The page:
Tuesday, July 16, 2013

Righteous Gentiles

Many people have heard of Oskar Schindler thanks to the movie about him.  He is one of The Righteous of the Nations, or Righteous Gentiles.  But he is only one of at least 23,000 people who took the risk of hiding Jews during World War II.  I have spent a good part of this morning reading the stories of these people on various web pages (Google "Righteous Gentiles" for those).

For the most part, people took in one or two Jews, many of them children.  In one instance, two sewer workers in Warsaw managed to hide twenty-one people in the sewers, ten of whom survived the war.  These two men not only took care of the living but also buried those who died.  They and their wives made sure that the people in the sewer had food.

Maria Althoff and her husband, Adolf, hid a family of Jews in their circus.  (Picture from Yad Vashem Holocaust Museum in Israel)

The Episcopal Church has provisionally included the Righteous Gentiles on the calendar of lesser feasts and fasts (now called Holy Women, Holy Men).  The first reading for this day is the story of Joshua sending spies into Jericho where Rahab hides them from the men of the town who wish to kill them.  The gospel is John's account of Jesus standing before Pilate and the chief priests crying out for his death.  Two stories of people whose lives are threatened by the existence of others, the responses are polar opposites.  Rahab saves lives, the chief priests were willing to give up Jesus' life to save - they hoped - their own.

What would we do?  Fortunately, we are not in the same situation as the people under Nazi rule were so we don't need to make sure we have secure hiding places in our homes.  But we live at a time when many of the laws passed by our state and federal governments are oppressive, particularly for those who are already in distress:  the poor, the elderly, children, illegal aliens (many of whom came to this country because businesses were glad to get cheap labor).  We often respond to these laws with a "there's nothing I can do about it" attitude.  I believe many citizens of Nazi-occupied countries said the same thing.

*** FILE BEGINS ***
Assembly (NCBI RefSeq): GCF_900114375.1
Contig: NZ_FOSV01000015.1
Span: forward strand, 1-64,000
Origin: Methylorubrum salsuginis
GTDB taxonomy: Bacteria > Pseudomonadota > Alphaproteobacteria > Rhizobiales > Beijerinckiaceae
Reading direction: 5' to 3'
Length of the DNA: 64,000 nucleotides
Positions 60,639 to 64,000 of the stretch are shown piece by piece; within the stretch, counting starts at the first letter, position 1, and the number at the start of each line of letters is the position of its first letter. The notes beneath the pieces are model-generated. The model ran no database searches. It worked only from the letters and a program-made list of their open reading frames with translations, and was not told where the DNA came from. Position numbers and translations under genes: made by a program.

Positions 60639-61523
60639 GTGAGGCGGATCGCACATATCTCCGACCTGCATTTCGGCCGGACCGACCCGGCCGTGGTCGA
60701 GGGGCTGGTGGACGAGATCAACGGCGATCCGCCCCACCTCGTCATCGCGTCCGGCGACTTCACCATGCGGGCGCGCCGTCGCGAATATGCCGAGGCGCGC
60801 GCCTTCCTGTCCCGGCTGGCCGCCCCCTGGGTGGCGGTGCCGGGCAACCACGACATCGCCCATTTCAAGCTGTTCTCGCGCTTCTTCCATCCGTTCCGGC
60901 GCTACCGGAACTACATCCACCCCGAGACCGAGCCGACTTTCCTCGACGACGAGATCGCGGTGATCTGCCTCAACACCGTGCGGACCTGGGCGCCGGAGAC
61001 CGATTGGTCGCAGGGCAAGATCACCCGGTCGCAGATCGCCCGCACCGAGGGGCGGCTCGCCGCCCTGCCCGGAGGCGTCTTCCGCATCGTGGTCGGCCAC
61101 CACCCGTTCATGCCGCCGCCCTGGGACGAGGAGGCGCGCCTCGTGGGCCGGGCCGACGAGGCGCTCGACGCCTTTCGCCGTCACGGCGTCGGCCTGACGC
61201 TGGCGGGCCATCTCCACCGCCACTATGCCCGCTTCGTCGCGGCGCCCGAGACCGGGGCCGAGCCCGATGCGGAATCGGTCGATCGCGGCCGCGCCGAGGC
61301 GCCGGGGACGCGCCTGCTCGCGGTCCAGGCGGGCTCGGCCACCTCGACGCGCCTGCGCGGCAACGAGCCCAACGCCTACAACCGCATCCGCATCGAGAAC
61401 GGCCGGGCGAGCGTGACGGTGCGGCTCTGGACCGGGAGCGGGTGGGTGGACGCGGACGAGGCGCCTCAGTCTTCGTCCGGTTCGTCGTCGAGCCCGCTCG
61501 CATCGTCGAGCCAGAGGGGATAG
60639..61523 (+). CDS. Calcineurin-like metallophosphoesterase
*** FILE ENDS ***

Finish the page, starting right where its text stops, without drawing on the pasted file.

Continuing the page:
So what can we do?  First, we need to be more aware of what's happening at state and federal levels.  Second, we need to talk with friends about what's happening.  And, finally, we need to write letters and make phone calls.  If we are not in agreement with our legislators, they will never know unless we tell them.

The Righteous Gentiles were activists, rebels, unwilling to do nothing.  They have set us a good example.  Are we willing to follow it?

Monday, July 1, 2013

This little light of mine...

About every two years, my sister, brother-in-law and I travel to Europe, mostly Italy and France.  Part of our ritual is lighting candles in all the churches we visit.  There, we say prayers for those back home, give thanks for our journey and for those we have met on that journey.  There is something peaceful about this kind of prayer.

As you can see, lighting candles is very popular in Europe even though you are expected to purchase your candle (about $1.35 usually). This particular candle stand is in the cathedral of Notre Dame de la Garde in Marseille.  I watched a young man bring his daughter to this stand, help her light her candle and kneel down next to her to say prayers together.  This in a country where religion is supposed to be dead.

In most of our churches, we have no place to light candles other than those we use in our liturgies.  Often, people see it as a Roman Catholic practice only and don't want to be too "popish" to introduce the tradition to their own parish church.  But I think we would do better to promote lighting candles.  It is a tremendous outward and visible sign of our belief that God hears our prayers and even answers them.

On this last trip, I included a prayer for myself every day.  I have been struggling for the last nine months with a question of vocation.  Is God calling me to stay in my parish or should I move on?  Upon returning home, I walked into St. Christopher's and was overwhelmed with the knowledge that I was home, that this is where I belong.

We all pray.  Some have times of day set aside for spending time in prayer.  Others are less disciplined but no less serious about speaking with God.  Like many priests, my prayers go on most of the day as I encounter people and situations that require conversation with God right that minute.  Every day ends in prayer, too.

But I have discovered - or perhaps finally noticed - that there is something about lighting a candle and taking a few moments to stand in its light while offering up thanksgivings, petitions and intercessions.  I can't really describe it; I can only suggest that you try it.

I have found a place in my house and the perfect table upon which to set up my candle.  I'm thinking of adding an icon - most candle stands in European churches are in front of an altar or statue - and maybe a picture or two of my family.  Then, once a day, I plan to spend a few minutes lighting my candle, saying my prayers and watching the flame.